Fr. Bang Tran, SVD
A Cultural Lesson
By Fr. Bang Tran, SVD
Fr. Bang C. Tran, SVD was born in Saigon, Vietnam. He arrived in the United States in May 1981 at the age of 14. After graduating from high school in Houston, Texas in 1987, he entered Divine Word College in Epworth, Iowa and graduated in 1992. He entered the novitiate in August of that same year. Fr. Bang professed First Vows as a Divine Word Missionary on August 21, 1993. During his theological training at CTU, he did his CTP experience in Paraguay from 1995 to 1997. He took his final vows on September 1999 and was ordained on June 3rd, 2000. Currently he is ministering in Togo, West Africa.
I am still “getting my feet wet” in Togo, Africa, so every day provides an opportunity to learn something about my new home. A couple of weeks ago, I was helping at one of our parishes and I was asked to preside at a funeral-my first as a priest. The funeral was for a man who had died a week before. I had an entire week to prepare for the homily and the ritual of the funeral Mass.
The family told me the funeral would be in the morning, but no precise time was mentioned. When Saturday came, I got up at my usual time and dressed in black clericals. I was having breakfast about 7:30 when the catechist arrived. I vested and joined six altar boys who carried their processional cross, incense, holy water and candles. We processed to the home of the deceased. As I got close to the house, I could hear the loud music of a marching band. Many people, dressed in very bright colors (not in black as I was) had gathered. Children were playing while adults were talking, cooking and washing dishes.
With the altar servers, I entered the room where the body was lying. When I approached the casket, I could see that the body was clothed in white. I said a prayer, and the attendants closed the casket and loaded it onto a truck to begin the slow procession back to the church. No one was crying and one old woman was dancing and waving to the casket as we left the house. During the entire time the band was playing.
We arrived at the church about twenty minutes later. When it came time for the homily, I spoke about the sadness of losing a loved one and about God’s love and comfort for those who mourn. While I was delivering the homily, still struggling a bit with my French, I already had a feeling that my message was a bit divergent from the mood.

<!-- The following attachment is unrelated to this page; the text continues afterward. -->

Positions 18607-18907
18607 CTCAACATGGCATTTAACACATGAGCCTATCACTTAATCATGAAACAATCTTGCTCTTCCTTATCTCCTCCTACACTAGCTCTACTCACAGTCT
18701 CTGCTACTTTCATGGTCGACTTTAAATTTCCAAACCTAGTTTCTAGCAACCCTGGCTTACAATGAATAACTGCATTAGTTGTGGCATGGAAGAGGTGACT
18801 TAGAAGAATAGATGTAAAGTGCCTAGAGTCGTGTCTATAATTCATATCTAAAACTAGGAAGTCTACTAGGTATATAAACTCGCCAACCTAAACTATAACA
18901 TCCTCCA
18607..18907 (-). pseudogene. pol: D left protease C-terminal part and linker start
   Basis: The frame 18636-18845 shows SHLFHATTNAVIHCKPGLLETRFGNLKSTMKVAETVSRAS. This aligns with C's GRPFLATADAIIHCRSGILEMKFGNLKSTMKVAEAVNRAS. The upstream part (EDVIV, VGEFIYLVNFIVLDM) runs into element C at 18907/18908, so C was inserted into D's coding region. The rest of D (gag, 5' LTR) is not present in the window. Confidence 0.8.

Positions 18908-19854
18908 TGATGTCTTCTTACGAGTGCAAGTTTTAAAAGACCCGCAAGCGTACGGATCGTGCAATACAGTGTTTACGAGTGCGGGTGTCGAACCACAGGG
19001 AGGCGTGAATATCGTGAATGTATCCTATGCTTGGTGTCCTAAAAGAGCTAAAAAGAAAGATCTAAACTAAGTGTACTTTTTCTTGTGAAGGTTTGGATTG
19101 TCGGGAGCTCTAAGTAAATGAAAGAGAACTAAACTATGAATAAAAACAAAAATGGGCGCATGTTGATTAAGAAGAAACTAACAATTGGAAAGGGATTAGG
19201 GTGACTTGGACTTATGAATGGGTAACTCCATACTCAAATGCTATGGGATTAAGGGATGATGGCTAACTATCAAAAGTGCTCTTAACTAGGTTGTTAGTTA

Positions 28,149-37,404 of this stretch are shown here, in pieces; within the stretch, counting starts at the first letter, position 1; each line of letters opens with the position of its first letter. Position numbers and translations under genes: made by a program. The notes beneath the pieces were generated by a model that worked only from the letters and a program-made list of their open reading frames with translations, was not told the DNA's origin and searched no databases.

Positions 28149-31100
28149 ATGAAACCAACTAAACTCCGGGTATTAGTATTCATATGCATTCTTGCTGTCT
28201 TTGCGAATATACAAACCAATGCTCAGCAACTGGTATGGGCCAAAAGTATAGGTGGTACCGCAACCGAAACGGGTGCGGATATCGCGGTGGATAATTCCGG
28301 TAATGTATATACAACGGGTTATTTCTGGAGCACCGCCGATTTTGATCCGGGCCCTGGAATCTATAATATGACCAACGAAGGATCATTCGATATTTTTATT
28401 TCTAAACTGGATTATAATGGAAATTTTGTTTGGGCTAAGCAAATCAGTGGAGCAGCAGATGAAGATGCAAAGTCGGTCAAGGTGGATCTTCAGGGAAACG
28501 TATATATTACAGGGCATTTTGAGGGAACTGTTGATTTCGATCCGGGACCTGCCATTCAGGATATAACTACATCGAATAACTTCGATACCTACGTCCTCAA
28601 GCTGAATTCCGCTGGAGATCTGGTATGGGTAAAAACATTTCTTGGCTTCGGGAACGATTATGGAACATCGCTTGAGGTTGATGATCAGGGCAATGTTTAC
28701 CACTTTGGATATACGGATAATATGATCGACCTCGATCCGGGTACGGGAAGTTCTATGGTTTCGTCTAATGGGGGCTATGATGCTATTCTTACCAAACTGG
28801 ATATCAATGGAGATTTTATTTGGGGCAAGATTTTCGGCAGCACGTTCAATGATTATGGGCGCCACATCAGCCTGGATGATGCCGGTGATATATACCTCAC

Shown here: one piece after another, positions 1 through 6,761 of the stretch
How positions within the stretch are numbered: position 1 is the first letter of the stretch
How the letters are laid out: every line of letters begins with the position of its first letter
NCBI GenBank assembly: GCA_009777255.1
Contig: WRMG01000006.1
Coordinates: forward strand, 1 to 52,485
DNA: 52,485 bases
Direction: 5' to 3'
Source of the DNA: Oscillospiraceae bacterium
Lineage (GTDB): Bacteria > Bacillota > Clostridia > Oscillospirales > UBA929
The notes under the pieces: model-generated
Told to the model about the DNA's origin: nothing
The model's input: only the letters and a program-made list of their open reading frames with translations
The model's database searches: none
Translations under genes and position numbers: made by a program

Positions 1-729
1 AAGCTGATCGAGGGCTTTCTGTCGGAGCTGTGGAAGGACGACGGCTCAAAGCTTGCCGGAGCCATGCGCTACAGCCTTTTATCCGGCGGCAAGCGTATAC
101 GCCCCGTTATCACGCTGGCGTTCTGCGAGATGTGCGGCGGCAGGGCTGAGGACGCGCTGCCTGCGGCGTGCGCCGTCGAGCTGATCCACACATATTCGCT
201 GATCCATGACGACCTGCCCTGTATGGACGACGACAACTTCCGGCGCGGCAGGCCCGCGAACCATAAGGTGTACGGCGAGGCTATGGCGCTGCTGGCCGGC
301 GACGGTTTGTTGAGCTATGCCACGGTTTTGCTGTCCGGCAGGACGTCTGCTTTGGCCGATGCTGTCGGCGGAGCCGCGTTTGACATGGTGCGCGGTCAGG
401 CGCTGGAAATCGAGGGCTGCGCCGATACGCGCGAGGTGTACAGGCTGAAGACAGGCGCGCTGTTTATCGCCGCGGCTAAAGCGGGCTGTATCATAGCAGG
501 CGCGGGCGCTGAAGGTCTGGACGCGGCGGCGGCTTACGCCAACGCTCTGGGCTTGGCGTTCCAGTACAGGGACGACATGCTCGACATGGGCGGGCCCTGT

After the funeral Mass I thought we would proceed to the cemetery. Instead, we processed back to the family home and buried the deceased man next to his house. I offered the closing prayer and blessing at the gravesite. The family then invited me to stay for a simple lunch with all the other mourners.
The next day was Sunday, and after Mass the deceased man’s family invited me to their home for a dance. “Dance?” I said to myself. “Didn’t we just bury the man yesterday and today we are going to have a dance?” I really thought that I had misunderstood the custom, blaming the error on my still primitive French skills. But I hadn’t. In the afternoon, I went to the dance and festive celebration.
Many people were already dancing when I arrived. There was a band of five drummers and three other musicians playing the traditional flute. Before each dance, dancers would approach a group of elders. They bowed or knelt in front of them, asking their permission to perform the dance. The dancers were very graceful and the mood was joyous.
During my conversations at the dance, I learned that the funeral for an elderly person really is a joyous celebration of a good and full life. I definitely filed that useful information away in my head so that I would preach a more appropriate homily at the next funeral Mass.
I am sure that I’m going to be surprised by other customs in my new home. I will undoubtedly make some mistakes, too. But there is no other place where I would rather be.